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Value creation through the use of BoP strategies at the Base of the Pyramid

Haan, M.A. de (2014) Value creation through the use of BoP strategies at the Base of the Pyramid.

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Abstract:The Base of the Pyramid (BoP) is a relatively new area of research in which many assumptions still need empirical substantiation. In this research it was decided to focus on the link between use of a BoP strategy and the type of value created for the private firm. The research started by reviewing the current literature on the Base of the Pyramid in order to understand the intricacies of this particular market. This gave us insight into the opportunities and difficulties associated with it. This also led us to identify three main elements of a BoP-strategy that should be incorporated into any business model when entering the BoP. These elements are Co-creation, Local and Non-Traditional Partnerships and Building Local Capacity. This then formed the answer to our first sub-research question “What is an appropriate strategy for the BoP ?” The next question that demanded attention is “What classifications of value exist?”. In order to answer this question we discussed a multitude of perspectives on value and what is defined as the source of value within these perspectives. As this research focuses on understanding how entering the BoP-market impacts the value created at the firm, this research demanded a classification of value that allows for capturing its multi-dimensionality at the level of the firm. Therefore it was decided to continue to focus on the neo-social system theory of the firm. Within this theory of the firm, there are four main functions that are identified as the essential for the survival of the firm, each with an associated type of capital the firm must possess. These are economic, strategic, cultural and social capital. The creation (or destruction) of value is identified as the in or decrease of these four capitals over time. When combining the insights on the BoP and the associated strategies and the classification of the four types of capital it was possible to form propositions on how the three main elements of a BoP-strategy will affect the change in the four capitals or in other words value creation. Based on knowledge of the BoP and main elements of a BoP-strategy the proposition was formed that all four types of capital would be positively affected by the implementation of a BoP-strategy. This was then the starting point for the empirical part of the study in which four case-studies in the water sector were examined. Through a combination of participation observation, desk research and interviews a case description was formed. The cases were rated on the extent to which they had implemented the BoP-strategies and the extent to which their capitals had changed after attempting to enter the BoP-market. The analysis of the cases led to several insights which were identified in the cross-case analysis section. First of all the cases showed that if the BoP-strategies were implemented this was associated with a positive change in all four capitals. When BoP-strategies were not implemented we found little increase in social capital and even a loss of economic capital. However we did find a positive change in cultural and strategic capital. When examined more carefully we find this change in cultural and strategic capital is different from that found in cases which did implement the BoP-strategies. Namely when BoP-strategies are not implemented, entering the BoP-market still leads to a positive change in reputation in the home market. As for cultural capital, it is found that the activities in the BoP-market provide a great motivator for employees and even a tool for development. P a g e | 4 Secondly a fourth type of BoP-strategy was identified that appeared in the two successful cases and was lacking in the non-successful cases, namely Designing for Local Scale. This fourth BoP-strategy refers to the emphasis on building scale locally, so that economies of scale can be achieved locally, rather than only on global scale. Having a local presence or liaison is crucial in this respect. Finally it was also found that the success of the two cases that did implement the BoP-strategies was facilitated through the build-up of the appropriated social capital. In other words, the development of the right type of social capital enables the development of the other type of capitals when entering the BoP-market. The BoP-strategies, amongst other things, appear to prescribe what type of social capital should be built up. The results from this study strongly indicate that private firms entering the BoP are wise to incorporate all four BoP-strategies in their entry strategy. Firms doing so will be more likely to see an increase in all four capitals of their firm when entering the BoP. Aside from the practical implications of the study it has led to new insights for two research fields. First of all it answers the call of Hart and Dowell (2010) for both more empirical research and the application of theoretical frameworks to the research area of the BoP, thereby fortifying and expanding upon the current knowledge about this market. Secondly it has advanced our understanding of the neo-social system theory of the firm. Application of this theory to a new area has led to the insight that there appears to be an order in which the capitals are increased when entering a new market, at least within a BoP environment. The right type of social capital becomes the gateway to the increase of the other capitals of the firm.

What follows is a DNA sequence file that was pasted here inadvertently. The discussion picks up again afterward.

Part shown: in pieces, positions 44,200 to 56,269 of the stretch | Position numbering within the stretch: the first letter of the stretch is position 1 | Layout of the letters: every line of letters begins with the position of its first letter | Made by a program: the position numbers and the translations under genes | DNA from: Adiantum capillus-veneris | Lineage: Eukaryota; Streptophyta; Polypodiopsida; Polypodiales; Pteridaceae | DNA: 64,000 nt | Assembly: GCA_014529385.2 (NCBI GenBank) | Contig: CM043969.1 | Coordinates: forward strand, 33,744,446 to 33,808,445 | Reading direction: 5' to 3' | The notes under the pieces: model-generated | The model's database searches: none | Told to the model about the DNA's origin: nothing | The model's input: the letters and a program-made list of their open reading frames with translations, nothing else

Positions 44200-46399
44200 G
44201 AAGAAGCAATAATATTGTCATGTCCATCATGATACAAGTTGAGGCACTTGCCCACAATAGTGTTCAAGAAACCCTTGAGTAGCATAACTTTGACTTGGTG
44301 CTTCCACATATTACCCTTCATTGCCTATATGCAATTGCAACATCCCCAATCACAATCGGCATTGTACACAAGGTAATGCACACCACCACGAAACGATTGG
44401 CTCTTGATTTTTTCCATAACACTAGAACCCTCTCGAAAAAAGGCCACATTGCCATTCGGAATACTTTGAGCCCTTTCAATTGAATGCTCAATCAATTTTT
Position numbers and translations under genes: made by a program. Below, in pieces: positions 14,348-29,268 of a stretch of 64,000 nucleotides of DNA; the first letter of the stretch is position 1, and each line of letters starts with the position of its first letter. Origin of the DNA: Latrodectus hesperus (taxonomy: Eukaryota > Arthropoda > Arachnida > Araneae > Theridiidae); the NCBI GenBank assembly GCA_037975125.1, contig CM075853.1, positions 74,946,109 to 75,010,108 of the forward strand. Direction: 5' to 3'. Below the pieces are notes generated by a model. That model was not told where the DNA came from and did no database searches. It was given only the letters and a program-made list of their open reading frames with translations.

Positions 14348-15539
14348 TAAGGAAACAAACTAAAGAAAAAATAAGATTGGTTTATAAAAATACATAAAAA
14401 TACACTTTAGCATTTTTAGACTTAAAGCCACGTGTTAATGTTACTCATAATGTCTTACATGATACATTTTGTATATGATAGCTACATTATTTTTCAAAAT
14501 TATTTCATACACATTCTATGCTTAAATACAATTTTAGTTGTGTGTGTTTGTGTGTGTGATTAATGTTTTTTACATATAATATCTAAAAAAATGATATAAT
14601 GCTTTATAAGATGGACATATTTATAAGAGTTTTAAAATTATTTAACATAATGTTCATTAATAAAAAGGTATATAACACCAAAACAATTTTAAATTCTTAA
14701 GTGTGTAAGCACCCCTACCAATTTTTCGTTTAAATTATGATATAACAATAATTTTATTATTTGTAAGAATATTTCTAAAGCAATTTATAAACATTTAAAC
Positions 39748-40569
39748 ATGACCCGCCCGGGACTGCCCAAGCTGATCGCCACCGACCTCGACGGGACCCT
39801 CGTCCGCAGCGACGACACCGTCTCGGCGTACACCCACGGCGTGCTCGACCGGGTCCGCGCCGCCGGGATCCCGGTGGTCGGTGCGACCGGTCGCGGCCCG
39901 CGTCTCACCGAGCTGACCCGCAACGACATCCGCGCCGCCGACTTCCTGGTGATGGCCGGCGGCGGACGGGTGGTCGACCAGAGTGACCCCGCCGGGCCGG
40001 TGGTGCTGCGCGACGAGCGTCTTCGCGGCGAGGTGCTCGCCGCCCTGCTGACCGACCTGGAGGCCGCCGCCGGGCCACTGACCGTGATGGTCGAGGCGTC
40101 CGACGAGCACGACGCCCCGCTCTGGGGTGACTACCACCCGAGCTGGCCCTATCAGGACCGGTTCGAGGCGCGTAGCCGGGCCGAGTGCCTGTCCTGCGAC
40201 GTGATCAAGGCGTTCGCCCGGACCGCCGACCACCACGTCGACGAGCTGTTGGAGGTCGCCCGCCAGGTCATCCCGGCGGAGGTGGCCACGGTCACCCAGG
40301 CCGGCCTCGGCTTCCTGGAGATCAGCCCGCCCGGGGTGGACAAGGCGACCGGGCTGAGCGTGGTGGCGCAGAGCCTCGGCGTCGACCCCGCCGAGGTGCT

Item Type:Essay (Master)
Faculty:BMS: Behavioural, Management and Social Sciences
Subject:85 business administration, organizational science
Programme:Business Administration MSc (60644)
Link to this item:http://purl.utwente.nl/essays/65008
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